This week sees the launch of a year-long initiative funded by the Climate & Development Knowledge Network (CDKN), the European Climate Foundation (ECF) and the Global Green Growth Institute (GGGI), titled Green Growth in Practice: Lessons from Country Experiences. Celine Herweijer, and Lit Ping Low are part of the team from PwC contributing to the initiative, and share their perspectives.
Governments, and indeed businesses, need growth. But the 20th century model of growth can often come at the expense of the environment. In the 21st century, the potential collisions of megatrends such as the onset of climate change, shifts in the global economic power, urbanization and demographic changes, means there’s an increasing recognition of the need to achieve sustained economic growth alongside broader environmental and social objectives. In other words, green growth is likely to be on the target list for most country leaders.
A new report this week – “Green Growth in Practice: Lessons from Country Experiences” –attempts to help policy makers, planners and practitioners toward this target. The report is sponsored by CDKN, ECF and GGGI, developed by over 75 international authors, and covers 60 international case studies and systematic best practices and benefits for green growth. It covers a diverse range of topics including planning, communications, policy design, public-private working, monitoring and evaluation to name a few.
If there’s one thing the report reflects is that the pursuit of green growth isn’t a one-size fit all agenda. There is no uniform model of green growth. It is a local objective, tailored to local preferences and circumstances. The pathway to green growth will also vary. What is common is that those seeking green growth focus on leveraging the synergies between economic, environmental and social dimensions, while managing the trade-offs efficiently. For example in many developing countries the focus is how can you achieve rapid economic growth, how you address poverty alleviation, and the impacts of climate change. In many developed countries, and indeed emerging economies, the focus is around how to reinvigorate stalled economies or to find new engines or growth, low carbon sectors could be one such opportunity.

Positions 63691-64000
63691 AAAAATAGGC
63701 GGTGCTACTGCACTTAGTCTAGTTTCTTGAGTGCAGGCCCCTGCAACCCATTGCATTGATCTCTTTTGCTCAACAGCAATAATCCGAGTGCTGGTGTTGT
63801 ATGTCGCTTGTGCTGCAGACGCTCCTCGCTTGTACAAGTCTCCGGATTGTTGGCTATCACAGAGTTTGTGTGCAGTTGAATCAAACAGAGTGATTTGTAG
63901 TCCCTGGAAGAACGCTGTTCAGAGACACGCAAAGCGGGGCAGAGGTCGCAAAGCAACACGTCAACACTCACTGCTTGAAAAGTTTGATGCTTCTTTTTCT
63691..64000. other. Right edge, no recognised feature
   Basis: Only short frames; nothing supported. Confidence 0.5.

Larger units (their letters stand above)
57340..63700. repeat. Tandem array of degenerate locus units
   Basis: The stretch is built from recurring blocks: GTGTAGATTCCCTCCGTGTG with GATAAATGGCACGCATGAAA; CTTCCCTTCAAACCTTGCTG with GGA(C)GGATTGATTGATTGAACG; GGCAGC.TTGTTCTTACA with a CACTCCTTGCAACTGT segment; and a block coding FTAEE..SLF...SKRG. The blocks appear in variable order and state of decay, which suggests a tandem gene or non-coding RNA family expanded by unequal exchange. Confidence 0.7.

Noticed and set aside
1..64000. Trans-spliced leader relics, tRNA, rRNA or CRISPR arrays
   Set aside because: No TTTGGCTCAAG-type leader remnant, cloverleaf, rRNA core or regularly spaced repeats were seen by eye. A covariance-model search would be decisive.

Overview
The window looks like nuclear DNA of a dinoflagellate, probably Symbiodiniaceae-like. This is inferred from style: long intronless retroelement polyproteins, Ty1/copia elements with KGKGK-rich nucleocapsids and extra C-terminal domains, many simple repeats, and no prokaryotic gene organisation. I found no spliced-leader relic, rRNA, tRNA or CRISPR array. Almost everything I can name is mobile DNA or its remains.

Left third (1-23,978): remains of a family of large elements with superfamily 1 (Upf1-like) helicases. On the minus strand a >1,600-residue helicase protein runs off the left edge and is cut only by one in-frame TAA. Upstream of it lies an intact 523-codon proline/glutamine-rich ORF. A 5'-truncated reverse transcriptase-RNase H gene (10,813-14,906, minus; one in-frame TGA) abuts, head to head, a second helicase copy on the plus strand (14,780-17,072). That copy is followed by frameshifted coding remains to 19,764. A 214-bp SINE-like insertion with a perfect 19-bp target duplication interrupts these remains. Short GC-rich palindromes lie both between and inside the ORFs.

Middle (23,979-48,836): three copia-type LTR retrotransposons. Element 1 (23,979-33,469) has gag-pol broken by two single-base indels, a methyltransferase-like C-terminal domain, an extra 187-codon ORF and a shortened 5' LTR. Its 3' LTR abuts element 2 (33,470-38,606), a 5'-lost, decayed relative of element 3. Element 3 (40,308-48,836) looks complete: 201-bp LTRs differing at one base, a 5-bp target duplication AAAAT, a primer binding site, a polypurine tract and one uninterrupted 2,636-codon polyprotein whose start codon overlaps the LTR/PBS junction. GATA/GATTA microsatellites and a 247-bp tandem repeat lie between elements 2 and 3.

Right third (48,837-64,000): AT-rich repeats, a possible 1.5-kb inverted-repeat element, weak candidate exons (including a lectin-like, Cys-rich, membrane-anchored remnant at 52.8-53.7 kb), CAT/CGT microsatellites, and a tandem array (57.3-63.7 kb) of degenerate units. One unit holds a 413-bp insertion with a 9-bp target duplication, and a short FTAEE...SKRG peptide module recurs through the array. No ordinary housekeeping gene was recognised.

What is also common is the need to engage with the people, organizations and existing structures that could either drive or are affected by green growth.
In particular the private sector has a vital role to play, and a collaborative relationship between governments and private sector is more likely to result in outcomes that are more than the sum of what their separate efforts would yield.
Collaboration between the public and private sectors need not necessarily imply transfers of money. For example it is increasingly recognized that barriers to innovation could include training, types of infrastructure and better links to the markets. So the conventional model of grant-giving may not apply in many cases. Non-financial, strategic support, on the other hand, can help unlock small bottlenecks today to enable innovation to move from lab to market. For example, the UK government supported the Business Innovation Facility program (BIF), which provides advice and technical assistance to support businesses in developing countries tackling environmental and social challenges.
The compendium of case studies such as BIF that comes with the launch of the “Green Growth in Practice”initiativehopes to inspire solutions for policymakers worrying about the green growth challenge. Understanding the relevant lessons from the initiative, that suits their local context, will help avoid potential pitfalls and possibly – quite possibly – make the transition to a low carbon, climate resilient economy a little easier.
Celine Herweijer is a partner in Sustainability and Climate Change, and a contributing author to a chapter in Green Growth on Assessing and Communicating the Benefits of Green Growth. Lit Ping Low, through CDKN, is a contributing author to the chapter on Public-Private Collaboration. Find out more through CDKN's blog here.